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  1. 10. The duty to accommodate

    From: Minds that matter: Report on the consultation on human rights, mental health and addictions

    Accommodation for employees with mental health illness in the workplace … isn’t just about hurt feelings, loss of dignity or a feeling of being treated unfair. It is about survival. It can be the straw that breaks you or it can be the hand that saves you. Not being accommodated meant that I had to use all my energy just to cope with the barriers that I identified at work, just to get through the day. At the end of the day, I was so exhausted that I could hardly drive home. – Written submission

  2. 11. Housing

    From: Minds that matter: Report on the consultation on human rights, mental health and addictions

    The lack of affordable and suitable housing across Ontario was raised by individuals with mental health and addiction disabilities, and organizations. Statistics Canada’s 2006 Participation Activity Limitation Survey (PALS) shows that in Ontario, people with “emotional” disabilities are more likely to be in core housing need than the non-disabled population and people with other types of disabilities.

  3. 12. Employment

    From: Minds that matter: Report on the consultation on human rights, mental health and addictions

    Work, paid or unpaid, is a fundamental part of realizing dignity, self-determination and a person’s full potential in society. In Ontario, people are protected from discrimination based on disability in employment. Employment includes paid employment, volunteer work, student internships, special job placements, and temporary, contract, seasonal or casual employment. Many consumer/survivors or people with addictions expressed their desire to work or volunteer, but could not without the accommodation they needed.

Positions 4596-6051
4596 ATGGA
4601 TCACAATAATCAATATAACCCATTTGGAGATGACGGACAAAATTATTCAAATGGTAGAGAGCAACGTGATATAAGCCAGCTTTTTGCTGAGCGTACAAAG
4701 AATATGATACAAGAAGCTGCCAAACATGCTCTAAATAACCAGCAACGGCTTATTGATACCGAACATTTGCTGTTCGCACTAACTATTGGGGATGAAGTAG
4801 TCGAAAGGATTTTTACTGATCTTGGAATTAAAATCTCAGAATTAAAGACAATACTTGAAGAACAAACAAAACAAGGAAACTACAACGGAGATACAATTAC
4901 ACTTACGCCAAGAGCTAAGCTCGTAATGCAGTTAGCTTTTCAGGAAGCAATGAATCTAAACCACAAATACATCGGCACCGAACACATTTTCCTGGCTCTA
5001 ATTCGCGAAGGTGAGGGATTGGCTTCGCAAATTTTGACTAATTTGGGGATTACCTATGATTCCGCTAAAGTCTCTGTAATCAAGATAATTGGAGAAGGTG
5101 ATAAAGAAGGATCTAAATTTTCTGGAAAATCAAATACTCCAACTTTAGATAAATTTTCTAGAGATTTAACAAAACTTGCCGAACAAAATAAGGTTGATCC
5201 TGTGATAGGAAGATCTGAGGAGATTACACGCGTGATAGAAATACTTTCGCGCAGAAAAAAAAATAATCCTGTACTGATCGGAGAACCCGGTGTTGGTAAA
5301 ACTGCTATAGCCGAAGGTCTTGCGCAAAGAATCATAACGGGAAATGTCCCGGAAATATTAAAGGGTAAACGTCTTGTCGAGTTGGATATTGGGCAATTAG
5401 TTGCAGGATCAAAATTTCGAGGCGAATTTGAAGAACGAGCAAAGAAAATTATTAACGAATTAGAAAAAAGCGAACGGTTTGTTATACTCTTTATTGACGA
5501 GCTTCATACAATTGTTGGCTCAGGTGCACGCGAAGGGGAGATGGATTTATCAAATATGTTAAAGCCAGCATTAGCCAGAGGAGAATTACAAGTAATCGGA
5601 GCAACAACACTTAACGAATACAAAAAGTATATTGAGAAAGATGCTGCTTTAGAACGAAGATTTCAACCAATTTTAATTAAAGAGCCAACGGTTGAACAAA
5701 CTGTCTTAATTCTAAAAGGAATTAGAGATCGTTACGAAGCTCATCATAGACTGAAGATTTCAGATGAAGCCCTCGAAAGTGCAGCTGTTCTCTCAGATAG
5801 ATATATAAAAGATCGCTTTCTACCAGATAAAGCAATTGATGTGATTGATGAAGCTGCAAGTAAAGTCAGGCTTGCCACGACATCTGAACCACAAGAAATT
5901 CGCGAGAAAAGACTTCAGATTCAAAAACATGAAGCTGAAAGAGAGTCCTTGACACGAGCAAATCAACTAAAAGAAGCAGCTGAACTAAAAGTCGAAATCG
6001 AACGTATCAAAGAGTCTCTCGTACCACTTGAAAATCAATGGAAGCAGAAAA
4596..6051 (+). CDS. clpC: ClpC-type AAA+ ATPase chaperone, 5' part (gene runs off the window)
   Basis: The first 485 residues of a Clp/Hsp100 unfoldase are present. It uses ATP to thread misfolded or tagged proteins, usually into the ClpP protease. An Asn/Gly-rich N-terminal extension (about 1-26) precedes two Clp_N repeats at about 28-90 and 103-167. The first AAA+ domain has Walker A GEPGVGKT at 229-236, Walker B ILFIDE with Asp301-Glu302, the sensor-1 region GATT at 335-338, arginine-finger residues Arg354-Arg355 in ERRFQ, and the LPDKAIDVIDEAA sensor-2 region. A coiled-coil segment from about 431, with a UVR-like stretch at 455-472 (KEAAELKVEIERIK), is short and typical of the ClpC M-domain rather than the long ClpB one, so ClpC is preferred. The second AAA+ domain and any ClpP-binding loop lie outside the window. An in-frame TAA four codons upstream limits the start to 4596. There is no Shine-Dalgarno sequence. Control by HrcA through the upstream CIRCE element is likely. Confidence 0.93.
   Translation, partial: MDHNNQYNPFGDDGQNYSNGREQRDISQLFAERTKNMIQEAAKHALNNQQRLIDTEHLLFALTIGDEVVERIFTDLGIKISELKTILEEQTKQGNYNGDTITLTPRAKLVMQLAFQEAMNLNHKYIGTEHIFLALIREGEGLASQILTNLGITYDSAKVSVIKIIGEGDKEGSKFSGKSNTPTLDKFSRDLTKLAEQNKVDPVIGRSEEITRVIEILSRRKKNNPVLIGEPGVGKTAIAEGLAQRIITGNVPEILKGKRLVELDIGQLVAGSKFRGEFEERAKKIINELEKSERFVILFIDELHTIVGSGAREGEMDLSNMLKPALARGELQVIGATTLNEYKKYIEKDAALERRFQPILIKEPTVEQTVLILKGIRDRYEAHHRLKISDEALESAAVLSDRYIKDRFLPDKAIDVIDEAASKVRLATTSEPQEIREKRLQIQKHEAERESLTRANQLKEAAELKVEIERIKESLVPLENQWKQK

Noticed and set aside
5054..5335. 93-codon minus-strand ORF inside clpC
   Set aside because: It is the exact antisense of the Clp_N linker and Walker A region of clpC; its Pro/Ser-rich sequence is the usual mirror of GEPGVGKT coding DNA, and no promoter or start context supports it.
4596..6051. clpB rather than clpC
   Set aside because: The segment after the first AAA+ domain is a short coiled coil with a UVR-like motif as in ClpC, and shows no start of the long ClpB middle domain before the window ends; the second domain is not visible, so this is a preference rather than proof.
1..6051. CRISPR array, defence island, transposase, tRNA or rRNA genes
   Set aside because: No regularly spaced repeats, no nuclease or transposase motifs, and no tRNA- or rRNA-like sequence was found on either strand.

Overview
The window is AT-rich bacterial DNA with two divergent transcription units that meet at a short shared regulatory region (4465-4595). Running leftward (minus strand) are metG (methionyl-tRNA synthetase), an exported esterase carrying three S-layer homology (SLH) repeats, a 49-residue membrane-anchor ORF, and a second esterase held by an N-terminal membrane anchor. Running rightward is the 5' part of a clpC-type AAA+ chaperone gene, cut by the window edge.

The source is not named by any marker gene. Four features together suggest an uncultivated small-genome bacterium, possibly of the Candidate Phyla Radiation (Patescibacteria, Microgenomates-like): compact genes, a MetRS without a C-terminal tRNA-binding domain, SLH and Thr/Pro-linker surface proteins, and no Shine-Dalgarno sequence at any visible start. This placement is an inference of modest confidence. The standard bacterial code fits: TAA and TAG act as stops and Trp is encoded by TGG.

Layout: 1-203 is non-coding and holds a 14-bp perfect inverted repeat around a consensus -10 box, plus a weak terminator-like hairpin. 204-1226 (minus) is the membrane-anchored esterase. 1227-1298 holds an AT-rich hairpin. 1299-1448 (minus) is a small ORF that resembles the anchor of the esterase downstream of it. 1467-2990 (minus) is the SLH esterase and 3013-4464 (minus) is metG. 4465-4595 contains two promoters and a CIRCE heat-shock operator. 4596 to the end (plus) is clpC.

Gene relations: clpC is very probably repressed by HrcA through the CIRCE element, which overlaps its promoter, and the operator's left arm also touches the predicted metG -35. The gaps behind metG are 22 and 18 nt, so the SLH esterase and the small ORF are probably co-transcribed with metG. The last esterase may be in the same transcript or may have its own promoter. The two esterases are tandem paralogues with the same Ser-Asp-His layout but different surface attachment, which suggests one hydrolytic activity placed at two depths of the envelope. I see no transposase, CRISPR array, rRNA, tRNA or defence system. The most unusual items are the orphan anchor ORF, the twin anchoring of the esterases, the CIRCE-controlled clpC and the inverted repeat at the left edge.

4. 13. Services

    From: Minds that matter: Report on the consultation on human rights, mental health and addictions

    Under the Code, service providers have a duty to provide services that are free from discrimination and harassment. “Services” is a very broad category and includes services designed for everyone (shops, restaurants or education), as well as those that apply specifically to people with mental health disabilities and addictions (the mental health system or addiction treatment centres).

  5. Appendix 2: List of organizations that provided written submissions

    From: Minds that matter: Report on the consultation on human rights, mental health and addictions

    Advocacy Centre for Tenants Ontario (ACTO)

    Advocacy Centre for the Elderly (ACE)

    ARCH Disability Law Centre (ARCH) 

    Canadian Auto Workers (CAW)

    Canadian Life and Health Insurance Association

    Canadian Mental Health Association Kawartha Lakes Branch

    Canadian Mental Health Association Ontario Branch (CMHA Ontario)

    Canadian Mental Health Association Sudbury-Manitoulin Branch  

    Centre for Addiction and Mental Health (CAMH)

    Children’s Hospital of Eastern Ontario (CHEO)

    College of Physicians and Surgeons of Ontario (CPSO)

  6. OHRC releases consultation report on human rights, mental health and addictions

    September 13, 2012

    Toronto – The Ontario Human Rights Commission (OHRC) today released Minds that matter: Report on the consultation on human rights, mental health and addictions. This report outlines what the OHRC heard in its largest-ever policy consultation across Ontario, and sets out a number of key recommendations and OHRC commitments to address human rights issues that affect people with mental health disabilities or addictions.

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